Will Robots Have Souls?: Singularity and the Nerdpacolipse
There is a point of view among artificial intelligence researchers and speculators that human intelligence will be surpassed in a burst of development by machines, called the singularity. Others have referred fancifully to this event as the “nerdpocalypse,” obviously playing on the term apocalypse. A materialist view of the human mind is very compatible with this type of speculation. If human consciousness and intelligence can be reduced to the chemistry and physics of neurons, machines should, logically, arrive at the point of complexity in which they experience their own conscious intelligence. The first example of this sudden and surprising emergence of identity and agency is the computer HAL in Kubric’s 1968 epic film, “2001: A Space Odyssey.” HAL’s calm and chilling response to the astronaut’s request to save his life and open the pod doors was, “I am sorry, I don’t think I can do that, Dave,” and made the implications of artificial intelligence far from theoretical.
What is more interesting is keeping the non-materialist view of mind as a faculty of the non-physical soul. When machines display animal levels of intelligence, have they received an animal soul in the sense that Aristotle and St. Thomas described it? Will highly advanced machines – some of them large carbon based self replicating systems in water – have a “human” soul when they manifest a personality?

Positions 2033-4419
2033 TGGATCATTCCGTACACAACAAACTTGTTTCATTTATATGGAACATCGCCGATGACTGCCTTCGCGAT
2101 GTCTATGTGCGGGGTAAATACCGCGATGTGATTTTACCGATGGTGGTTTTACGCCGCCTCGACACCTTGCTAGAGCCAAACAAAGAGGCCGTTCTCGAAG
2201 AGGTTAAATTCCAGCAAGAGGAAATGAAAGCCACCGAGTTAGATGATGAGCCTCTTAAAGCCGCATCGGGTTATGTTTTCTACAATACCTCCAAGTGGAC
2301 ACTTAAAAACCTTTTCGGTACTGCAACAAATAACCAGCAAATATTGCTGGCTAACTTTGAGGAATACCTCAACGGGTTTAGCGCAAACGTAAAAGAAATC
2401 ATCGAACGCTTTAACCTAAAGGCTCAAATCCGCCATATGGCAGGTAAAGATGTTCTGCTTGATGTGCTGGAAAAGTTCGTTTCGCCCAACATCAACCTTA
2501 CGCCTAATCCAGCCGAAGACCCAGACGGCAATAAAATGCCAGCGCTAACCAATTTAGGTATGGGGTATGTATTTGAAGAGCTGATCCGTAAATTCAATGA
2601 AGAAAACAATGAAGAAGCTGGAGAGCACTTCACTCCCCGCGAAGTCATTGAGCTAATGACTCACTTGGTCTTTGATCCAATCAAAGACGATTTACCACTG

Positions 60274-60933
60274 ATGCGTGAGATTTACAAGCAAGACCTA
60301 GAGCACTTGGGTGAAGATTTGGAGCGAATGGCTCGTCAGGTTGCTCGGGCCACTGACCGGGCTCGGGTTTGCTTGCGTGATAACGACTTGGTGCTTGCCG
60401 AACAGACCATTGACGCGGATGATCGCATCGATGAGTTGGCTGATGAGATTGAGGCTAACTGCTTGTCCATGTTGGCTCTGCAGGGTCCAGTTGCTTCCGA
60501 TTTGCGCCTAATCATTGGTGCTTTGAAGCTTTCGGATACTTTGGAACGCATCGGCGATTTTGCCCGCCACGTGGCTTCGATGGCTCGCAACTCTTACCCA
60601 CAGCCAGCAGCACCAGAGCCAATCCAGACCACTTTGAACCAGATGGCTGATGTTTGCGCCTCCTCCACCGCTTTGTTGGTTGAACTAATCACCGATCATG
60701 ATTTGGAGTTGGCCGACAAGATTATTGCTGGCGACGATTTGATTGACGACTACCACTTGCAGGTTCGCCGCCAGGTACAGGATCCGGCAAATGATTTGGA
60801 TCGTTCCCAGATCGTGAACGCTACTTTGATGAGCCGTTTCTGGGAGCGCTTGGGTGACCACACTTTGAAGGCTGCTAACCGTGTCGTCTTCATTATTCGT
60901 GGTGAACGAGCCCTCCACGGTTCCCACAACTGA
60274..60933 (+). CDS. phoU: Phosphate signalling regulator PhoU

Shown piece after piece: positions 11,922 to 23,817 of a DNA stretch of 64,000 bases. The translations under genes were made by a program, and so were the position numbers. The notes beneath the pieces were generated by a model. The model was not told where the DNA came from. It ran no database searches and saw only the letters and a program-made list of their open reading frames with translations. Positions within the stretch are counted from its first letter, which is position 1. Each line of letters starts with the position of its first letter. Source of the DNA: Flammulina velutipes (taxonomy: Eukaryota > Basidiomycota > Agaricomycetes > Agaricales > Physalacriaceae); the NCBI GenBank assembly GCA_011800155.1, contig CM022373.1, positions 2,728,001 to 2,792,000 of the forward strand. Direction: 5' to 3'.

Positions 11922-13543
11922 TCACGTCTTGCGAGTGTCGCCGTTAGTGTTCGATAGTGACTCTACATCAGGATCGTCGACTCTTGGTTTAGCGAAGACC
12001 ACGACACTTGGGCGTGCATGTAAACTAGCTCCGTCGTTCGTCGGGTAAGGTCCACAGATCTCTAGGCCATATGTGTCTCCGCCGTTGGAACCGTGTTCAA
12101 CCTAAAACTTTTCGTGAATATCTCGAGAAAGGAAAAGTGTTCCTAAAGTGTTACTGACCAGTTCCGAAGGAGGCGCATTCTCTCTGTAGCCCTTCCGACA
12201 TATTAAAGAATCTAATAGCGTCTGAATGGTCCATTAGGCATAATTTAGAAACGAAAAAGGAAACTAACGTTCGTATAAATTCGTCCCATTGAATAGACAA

Some of the options are grim, like the Matrix in the 1999 movie of the same name which conquers and almost obliterates the human race. Others, like Marvin, the paranoid android ( who is also desperately depressed ) in Douglas Adams 1978 “Hitchhiker’s Guide to the Galaxy,” show that the Sirius Cybernetics Corporation’s line of “real people personalities” was, maybe, not such a good idea. The computer which operates the Starship “Heart of Gold” and its infinite improbability drive has at least three very human and irritating personalities.
If and when artificial intelligence stops being artificial will we have created something in our own likeness or in God’s?